Who are Foreign Institutional Investors (FII)?
Foreign institutional investors (FIIs) are those investors or funds who make investments in assets located in nations other than their own. The term is most commonly used in India, where it refers to outside entities investing in the nation's financial markets.
FIIs can include hedge funds, insurance companies, pension funds, investment banks, and mutual funds. FIIs are important sources of capital in developing economies. However, India has placed limits on the total value of assets an FII can purchase and the number of equity shares they can buy.
Developing economies generally provide investors with higher growth potential, as compared to developed economies. Since our country has a high economic growth rate and many fundamentally strong companies to invest in, you can find many active FIIs here. All FIIs in India must register with the Securities and Exchange Board of India (SEBI) to participate in the market.
You can find a list of prominent FIIs here.
Types of Foreign Institutional Investors
Here are the few types of foreign institutional investors in India:
- Pension funds
- Investment trusts
- Mutual Funds
- Sovereign Wealth Funds
- Foreign Central Banks
- Asset Management Company
- Insurance/Reinsurance Companies
- Foreign Government Agencies
- University Funds
- Charitable Trusts
Role of FIIs in the Indian Market:
Foreign Institutional Investors (FIIs) play a vital role in driving economic growth, and this holds true for India as well. With their considerable resources and extensive knowledge, these international entities have greatly contributed to enhancing the value of the Indian market. Their main roles include:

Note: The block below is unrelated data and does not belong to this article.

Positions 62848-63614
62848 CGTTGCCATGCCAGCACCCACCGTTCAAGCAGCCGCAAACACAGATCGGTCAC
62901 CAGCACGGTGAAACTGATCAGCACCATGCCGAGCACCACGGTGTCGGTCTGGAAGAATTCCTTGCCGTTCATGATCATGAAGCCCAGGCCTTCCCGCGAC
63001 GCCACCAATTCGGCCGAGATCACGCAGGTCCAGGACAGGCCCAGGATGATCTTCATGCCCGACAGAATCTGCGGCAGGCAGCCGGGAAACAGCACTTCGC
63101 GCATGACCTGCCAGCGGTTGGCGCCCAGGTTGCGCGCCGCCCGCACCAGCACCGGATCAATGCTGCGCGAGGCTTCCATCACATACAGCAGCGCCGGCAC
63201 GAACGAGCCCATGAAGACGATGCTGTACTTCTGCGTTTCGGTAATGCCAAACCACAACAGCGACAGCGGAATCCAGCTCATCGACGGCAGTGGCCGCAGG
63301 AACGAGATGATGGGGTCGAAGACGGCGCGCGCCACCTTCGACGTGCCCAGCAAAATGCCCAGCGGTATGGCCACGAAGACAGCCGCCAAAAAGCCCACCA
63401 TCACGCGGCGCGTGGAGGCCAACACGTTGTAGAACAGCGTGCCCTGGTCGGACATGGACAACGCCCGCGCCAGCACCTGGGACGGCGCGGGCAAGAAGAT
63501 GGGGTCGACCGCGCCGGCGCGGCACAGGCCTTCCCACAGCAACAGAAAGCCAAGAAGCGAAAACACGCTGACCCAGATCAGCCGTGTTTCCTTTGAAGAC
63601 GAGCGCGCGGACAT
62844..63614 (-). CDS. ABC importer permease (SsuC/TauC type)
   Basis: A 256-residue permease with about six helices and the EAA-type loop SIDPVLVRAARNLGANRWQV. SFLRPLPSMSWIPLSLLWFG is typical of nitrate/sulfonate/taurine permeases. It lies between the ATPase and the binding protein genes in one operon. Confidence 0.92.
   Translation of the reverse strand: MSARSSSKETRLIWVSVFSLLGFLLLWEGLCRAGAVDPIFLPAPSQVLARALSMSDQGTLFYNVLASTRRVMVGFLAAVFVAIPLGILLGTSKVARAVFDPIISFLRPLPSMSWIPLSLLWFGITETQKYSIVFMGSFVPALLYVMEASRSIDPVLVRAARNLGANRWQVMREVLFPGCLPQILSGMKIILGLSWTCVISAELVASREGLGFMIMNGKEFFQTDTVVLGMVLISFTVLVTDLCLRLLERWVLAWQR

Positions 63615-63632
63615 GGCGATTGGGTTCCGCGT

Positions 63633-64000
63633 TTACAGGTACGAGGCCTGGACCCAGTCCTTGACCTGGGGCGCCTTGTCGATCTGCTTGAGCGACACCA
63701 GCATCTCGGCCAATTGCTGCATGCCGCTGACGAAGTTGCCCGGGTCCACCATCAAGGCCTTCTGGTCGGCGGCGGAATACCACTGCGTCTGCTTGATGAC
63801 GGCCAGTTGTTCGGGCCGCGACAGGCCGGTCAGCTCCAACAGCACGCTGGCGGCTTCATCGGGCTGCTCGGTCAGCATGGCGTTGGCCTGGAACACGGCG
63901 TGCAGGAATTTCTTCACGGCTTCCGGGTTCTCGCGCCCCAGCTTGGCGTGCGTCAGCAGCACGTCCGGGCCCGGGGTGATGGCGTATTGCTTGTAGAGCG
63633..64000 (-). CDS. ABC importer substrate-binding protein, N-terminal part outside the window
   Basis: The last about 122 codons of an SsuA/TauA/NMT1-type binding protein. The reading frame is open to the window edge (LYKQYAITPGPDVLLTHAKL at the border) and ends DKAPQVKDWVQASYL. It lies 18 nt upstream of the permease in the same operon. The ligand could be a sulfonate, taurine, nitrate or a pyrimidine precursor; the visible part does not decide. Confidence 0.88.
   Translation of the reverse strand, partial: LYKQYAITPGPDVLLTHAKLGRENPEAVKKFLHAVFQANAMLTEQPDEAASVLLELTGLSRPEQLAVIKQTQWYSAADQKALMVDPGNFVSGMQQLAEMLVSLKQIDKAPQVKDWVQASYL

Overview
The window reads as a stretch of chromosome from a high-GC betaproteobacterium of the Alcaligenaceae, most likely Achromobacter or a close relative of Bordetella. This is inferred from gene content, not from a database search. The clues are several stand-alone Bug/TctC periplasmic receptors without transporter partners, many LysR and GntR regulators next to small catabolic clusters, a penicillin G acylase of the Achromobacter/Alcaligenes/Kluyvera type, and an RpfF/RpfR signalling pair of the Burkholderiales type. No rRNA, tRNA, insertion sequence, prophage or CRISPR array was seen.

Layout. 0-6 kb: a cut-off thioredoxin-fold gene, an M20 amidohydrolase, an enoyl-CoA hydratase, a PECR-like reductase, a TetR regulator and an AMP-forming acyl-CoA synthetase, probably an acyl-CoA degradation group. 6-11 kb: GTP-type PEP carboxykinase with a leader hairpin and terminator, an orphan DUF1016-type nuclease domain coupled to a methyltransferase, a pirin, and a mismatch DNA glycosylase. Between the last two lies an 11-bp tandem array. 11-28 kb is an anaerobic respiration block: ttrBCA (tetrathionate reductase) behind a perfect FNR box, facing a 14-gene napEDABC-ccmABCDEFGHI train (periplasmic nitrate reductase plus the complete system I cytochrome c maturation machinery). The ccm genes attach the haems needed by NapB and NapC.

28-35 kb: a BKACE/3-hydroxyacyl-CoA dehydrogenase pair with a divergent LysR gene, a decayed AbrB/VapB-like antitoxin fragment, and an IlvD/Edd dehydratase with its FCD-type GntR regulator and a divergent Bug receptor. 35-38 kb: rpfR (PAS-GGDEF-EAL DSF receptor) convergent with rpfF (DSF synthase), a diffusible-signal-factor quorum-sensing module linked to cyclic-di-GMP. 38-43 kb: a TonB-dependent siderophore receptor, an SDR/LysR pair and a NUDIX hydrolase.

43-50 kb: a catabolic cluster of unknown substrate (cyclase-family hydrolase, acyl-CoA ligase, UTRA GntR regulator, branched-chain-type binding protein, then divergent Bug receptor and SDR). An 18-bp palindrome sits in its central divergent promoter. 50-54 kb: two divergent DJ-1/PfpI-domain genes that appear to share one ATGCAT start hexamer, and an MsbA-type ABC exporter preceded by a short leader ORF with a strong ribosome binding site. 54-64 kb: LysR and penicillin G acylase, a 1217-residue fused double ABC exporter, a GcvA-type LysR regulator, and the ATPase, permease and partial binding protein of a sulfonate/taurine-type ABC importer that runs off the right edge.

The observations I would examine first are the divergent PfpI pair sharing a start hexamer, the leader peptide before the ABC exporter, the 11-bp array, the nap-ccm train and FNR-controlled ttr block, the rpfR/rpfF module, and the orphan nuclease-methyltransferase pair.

- FIIs play a crucial role in boosting capital/stock markets because they not only contribute funds but also have access and expertise around the globe.
- Their investments improve market liquidity, efficiency, and confidence, which in turn attracts additional investment.
- FIIs allow domestic investors (including institutional and individual investors) to diversify their portfolios by providing access to a broader range of international investment opportunities.
- Additionally, FII investments have reduced the cost of capital, making it simple to obtain affordable international credit and promoting the economy of the nation.
- FII investments often involve converting foreign currency into local currency. This creates demand for the Indian rupee and affects the country's foreign exchange reserves, exchange rates, and balance of payments.
Regulations for FIIs in India
The Indian govt allows FIIs to invest in its primary and secondary capital markets only through the country's portfolio investment scheme. This scheme allows FIIs to purchase shares and debentures of Indian companies on the nation's stock exchanges. Let us look at some of SEBI’s current regulations on FIIs.
- The eligible categories of FIIs can now include university funds, endowments, foundations, charitable trusts, and charitable societies that have a track record of 5 years. All these entities must register themselves with a statutory authority in their country of incorporation.
- Each FII (or sub-account of an FII) can invest up to 10% of the equity of any one company. The overall limit on investments by all FIIs, Non-Resident Indians (NRIs), and Overseas Corporate Bodies (OCBs) has been set at 24%. This limit can be raised to 30% if a company obtains shareholder approval for the same.